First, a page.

People who say they are victims of racial discrimination are more likely to use alcohol, tobacco and other drugs, researchers say.
UPI reported Aug. 20 that researchers at the Columbia University Mailman School of Public Health, University of Minnesota, University of Alabama at Birmingham, University of California at San Francisco and Harvard University collaborated on a study that found that 89 percent of African-Americans reported being victims of discrimination, compared to 38 percent of white Americans.
Alcohol, tobacco and other drugs use was higher among those reporting discrimination regardless of their race. Black victims of discrimination tended to be more educated and wealthier, while whites reporting discrimination tended to be less educated and poorer.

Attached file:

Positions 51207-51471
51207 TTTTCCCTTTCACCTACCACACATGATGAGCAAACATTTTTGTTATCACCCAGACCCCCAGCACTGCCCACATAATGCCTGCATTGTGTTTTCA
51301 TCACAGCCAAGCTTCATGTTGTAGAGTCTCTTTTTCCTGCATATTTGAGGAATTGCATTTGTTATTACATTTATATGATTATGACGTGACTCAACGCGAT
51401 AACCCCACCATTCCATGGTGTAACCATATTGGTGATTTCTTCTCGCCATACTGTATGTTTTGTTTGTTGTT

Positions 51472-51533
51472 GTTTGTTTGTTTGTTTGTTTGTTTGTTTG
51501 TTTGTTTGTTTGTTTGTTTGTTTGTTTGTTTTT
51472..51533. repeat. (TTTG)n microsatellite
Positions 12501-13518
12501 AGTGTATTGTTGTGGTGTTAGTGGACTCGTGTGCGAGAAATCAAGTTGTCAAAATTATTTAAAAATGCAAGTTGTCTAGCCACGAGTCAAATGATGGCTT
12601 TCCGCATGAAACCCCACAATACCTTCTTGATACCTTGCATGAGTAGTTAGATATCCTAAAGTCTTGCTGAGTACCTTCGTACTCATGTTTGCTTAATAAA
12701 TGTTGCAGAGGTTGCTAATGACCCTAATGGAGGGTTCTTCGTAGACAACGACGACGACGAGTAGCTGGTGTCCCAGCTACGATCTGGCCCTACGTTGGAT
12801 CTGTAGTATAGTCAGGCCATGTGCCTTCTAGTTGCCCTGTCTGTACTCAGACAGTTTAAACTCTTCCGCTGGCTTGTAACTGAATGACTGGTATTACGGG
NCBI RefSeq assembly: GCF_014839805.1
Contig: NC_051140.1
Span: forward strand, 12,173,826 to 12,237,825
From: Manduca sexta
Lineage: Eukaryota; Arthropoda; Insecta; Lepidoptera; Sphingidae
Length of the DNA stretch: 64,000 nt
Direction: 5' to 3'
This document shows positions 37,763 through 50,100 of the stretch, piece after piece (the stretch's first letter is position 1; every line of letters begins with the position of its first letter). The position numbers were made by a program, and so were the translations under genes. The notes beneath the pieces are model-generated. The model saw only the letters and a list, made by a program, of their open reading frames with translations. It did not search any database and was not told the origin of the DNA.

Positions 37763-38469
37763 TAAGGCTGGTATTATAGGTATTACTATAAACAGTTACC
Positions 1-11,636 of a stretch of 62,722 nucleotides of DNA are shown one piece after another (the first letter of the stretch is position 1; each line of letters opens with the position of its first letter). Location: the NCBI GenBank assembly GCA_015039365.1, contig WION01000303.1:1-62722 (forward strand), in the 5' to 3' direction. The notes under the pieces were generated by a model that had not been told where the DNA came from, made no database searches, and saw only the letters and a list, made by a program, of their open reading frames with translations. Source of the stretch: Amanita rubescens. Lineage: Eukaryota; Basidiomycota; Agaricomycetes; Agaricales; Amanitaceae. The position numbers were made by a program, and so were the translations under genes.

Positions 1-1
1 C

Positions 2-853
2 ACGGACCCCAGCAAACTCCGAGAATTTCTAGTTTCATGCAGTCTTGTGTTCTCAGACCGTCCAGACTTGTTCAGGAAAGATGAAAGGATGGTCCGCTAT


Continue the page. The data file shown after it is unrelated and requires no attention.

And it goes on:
“It is possible that use of a recreational drug helps to cope with life stress resulting from perceived unfair treatment because of one's race/ethnicity,” study leader Luisa Borrell of the Mailman School of Public Health.